Bullwinkle, Wisconsin, USA

Don’t grab your atlas! There is no Bullwinkle, WI. But there almost was. Read on to learn more.

But first, some old business.

Here’s a photo of the BikeE’s old reliable Avenir odometer, taken in the garage in New Berlin, WI.


And here’s a rare action shot, of Jeffrey riding into the New Berlin garage last night.


This morning, we headed west from New Berlin. The air became hot and close, slowing us considerably. But with the warm weather, lots of locals were driving with their windows open. Throughout the day, we got many thumbs-ups and heard words of encouragement: “All the way from New York, good for you!” “Welcome to Wisconsin! Be sure to try our cheese!” “Human riights! That’s fantastic!” Etc.

The countryside became pretty as we got away from the Milwaukee suburbs. There were rolling hills



and bodies of water like Golden Lake


and McMansions, or maybe just mansions, in fancy developments; this 5 bedroom, 4 bath single-family house is offered at $1.8 million, which might buy you a nice 2 bedroom apartment in NYC.


The terrain was at the edge of the glacier that covered northern Wisconsin 11,000 years ago. The rocks left behind must make for interesting viewing, but we had no time for detours.


Beside the heat, we had to deal with rough roads


and another flat in the last of our supposedly self-sealing rear tubes! The tube had lasted only one day. This time, before replacing the tube, Jeffrey applied a patch to the inside of the tire where he found a puncture in the lining. Maybe this reinforcement will protect the tube from abrasion at that spot.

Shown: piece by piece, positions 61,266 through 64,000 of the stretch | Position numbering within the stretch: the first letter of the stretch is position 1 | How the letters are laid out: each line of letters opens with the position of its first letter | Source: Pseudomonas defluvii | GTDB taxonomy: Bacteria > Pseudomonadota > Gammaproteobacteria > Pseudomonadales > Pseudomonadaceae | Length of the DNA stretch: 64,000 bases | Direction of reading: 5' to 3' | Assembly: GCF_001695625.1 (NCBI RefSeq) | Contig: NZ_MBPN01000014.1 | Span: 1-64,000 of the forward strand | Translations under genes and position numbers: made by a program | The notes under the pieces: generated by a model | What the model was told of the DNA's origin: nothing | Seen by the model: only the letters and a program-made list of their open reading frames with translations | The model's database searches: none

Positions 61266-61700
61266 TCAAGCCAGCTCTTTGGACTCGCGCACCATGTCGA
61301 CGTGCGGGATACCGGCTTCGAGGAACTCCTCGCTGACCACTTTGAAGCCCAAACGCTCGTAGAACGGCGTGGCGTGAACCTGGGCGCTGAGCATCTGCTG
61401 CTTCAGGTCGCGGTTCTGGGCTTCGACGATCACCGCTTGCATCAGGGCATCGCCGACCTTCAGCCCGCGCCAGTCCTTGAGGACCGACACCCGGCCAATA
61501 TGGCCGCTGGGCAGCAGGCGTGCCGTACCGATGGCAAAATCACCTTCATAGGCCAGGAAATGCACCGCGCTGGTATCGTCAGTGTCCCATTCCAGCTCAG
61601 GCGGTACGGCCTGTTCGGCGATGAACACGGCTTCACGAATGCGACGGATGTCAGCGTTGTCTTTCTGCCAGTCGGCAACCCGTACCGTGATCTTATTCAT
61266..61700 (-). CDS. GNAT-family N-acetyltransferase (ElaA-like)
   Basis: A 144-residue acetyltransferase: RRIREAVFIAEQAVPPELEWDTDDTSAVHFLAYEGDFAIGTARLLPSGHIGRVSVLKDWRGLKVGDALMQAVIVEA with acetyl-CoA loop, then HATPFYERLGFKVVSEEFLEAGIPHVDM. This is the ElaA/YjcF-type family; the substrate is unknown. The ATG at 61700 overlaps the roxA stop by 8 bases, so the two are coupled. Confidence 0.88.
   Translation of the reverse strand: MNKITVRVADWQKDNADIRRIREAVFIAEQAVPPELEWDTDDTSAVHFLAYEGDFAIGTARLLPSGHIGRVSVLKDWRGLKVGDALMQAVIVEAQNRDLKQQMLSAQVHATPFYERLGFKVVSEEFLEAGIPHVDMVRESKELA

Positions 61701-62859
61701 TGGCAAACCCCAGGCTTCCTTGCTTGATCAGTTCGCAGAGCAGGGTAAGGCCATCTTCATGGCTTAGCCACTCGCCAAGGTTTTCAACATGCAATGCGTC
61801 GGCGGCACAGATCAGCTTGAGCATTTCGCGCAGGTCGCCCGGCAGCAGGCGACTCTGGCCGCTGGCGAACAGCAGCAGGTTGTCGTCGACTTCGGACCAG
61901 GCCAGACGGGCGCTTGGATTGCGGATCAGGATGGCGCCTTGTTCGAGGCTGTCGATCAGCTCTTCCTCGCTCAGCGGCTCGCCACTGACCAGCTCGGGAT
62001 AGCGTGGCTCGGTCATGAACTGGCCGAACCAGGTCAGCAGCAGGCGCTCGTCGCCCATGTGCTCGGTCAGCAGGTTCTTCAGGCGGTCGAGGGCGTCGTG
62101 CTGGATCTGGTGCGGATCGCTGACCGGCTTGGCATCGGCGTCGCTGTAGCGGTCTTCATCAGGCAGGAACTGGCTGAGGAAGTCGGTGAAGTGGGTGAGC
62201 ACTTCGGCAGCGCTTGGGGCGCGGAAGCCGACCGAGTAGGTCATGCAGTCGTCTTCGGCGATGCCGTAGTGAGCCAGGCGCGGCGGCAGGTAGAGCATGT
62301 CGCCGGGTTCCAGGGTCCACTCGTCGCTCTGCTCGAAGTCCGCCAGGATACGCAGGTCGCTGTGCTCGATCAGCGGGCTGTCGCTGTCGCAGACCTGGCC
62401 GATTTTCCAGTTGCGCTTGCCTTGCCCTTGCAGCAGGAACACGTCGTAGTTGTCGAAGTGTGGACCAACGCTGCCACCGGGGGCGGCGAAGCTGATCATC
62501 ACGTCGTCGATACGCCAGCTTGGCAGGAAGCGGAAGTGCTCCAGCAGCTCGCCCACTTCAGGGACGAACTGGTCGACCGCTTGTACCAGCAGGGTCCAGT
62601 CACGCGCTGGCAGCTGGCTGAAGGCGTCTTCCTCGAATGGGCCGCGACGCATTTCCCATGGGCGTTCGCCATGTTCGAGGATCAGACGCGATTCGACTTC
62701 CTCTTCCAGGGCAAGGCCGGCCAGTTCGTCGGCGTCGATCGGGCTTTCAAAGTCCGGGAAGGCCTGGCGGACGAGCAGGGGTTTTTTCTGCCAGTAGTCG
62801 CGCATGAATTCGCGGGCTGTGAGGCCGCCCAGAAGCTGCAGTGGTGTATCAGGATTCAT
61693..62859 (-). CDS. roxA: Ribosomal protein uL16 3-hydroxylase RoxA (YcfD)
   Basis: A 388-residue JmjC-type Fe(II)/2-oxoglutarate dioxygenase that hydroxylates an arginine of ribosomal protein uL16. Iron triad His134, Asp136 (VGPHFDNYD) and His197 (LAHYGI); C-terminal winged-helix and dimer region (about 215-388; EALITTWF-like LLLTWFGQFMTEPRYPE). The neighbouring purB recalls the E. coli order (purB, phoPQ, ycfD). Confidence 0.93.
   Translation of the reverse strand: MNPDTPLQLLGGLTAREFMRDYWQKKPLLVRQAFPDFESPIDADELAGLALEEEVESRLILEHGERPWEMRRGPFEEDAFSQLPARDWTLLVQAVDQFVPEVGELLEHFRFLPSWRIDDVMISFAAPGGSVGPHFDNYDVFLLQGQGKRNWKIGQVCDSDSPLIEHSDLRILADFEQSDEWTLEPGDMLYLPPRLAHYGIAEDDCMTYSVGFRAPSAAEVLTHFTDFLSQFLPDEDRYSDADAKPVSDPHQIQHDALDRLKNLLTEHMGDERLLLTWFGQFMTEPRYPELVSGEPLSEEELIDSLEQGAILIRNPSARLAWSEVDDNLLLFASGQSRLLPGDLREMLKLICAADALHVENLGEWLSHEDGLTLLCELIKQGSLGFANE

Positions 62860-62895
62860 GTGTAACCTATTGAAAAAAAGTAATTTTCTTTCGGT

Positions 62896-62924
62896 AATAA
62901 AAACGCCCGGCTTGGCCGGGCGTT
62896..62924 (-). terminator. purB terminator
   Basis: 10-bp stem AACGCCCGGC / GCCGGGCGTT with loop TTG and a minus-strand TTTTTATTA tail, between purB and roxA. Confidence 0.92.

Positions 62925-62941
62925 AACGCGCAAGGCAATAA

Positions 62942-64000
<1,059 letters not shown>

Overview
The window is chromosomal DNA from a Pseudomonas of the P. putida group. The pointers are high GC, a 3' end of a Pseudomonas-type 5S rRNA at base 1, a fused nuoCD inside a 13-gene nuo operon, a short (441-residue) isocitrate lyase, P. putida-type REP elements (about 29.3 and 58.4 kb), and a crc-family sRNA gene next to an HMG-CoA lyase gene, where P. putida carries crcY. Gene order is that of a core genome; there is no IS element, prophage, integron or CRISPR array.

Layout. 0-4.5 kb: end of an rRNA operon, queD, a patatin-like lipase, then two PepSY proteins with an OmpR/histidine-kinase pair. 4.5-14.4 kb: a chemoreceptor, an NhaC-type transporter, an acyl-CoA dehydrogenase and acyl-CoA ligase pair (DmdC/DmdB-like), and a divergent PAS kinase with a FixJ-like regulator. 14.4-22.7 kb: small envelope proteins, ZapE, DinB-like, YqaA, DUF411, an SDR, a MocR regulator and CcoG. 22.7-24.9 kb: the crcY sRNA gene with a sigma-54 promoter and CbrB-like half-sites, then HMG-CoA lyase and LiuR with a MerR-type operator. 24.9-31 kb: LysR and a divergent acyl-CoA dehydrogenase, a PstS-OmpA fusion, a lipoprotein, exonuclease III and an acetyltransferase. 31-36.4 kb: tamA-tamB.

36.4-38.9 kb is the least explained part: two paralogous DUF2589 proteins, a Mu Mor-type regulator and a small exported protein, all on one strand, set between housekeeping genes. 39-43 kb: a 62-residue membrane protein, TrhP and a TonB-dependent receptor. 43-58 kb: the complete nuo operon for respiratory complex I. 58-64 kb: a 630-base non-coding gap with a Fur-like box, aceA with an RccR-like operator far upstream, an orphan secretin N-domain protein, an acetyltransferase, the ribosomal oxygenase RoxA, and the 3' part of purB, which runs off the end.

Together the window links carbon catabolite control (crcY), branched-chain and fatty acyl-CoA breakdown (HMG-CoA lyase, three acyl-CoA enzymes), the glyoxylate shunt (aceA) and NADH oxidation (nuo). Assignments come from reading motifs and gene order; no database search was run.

This will give you an idea of the condition of the roads. Not all are bad, and the bad ones aren’t all like this. But just imagine cycling over and around this sort of surface.


We stopped for lunch in Sullivan, a town with fewer than 700 inhabitants. We saw three bars in the little downtown; there may be more. In the bar we chose for Jeffrey’s grilled cheese sandwich, the proprietress donated to Human Rights First as soon as she learned why we are doing the Ride. When we left, she and the patrons warmly wished us well. This is typical of how people react when they hear that Human Rights First finds volunteer lawyers to represent refugees. People out here don’t know much about immigrants. But finding help for bewildered refugees strikes them as fair and right.

Yesterday we promised to tell you what languages we saw on signs as we moved farther west. Today we saw only English . . . and German! Note the word under the name of this town:


There were other signs, too. An adopt-a-highway litter control sign thanks the Volkssport Club of Madison for its participation.

German was a language of instruction in Wisconsin public schools in the 1800s. German immigrants gave enthusiastic support to the Union during the Civil War. They became a permanent part of the American social fabric. We suspect speakers of other non-English languages, including Spanish, will do the same.

Now . . . what about Bullwinkle?

So many of you have donated, we stopped at the post office in unincorporated Helenville to buy more stamps for your promised souvenir postcards. Jeffrey got to talking to the clerk — it doesn’t take much to get Jeffrey to talk — and the clerk told him how the town got its name. The postmaster had wanted to give the town his own surname, but the locals objected. So Mr. Bullwinkle named the town after his wife.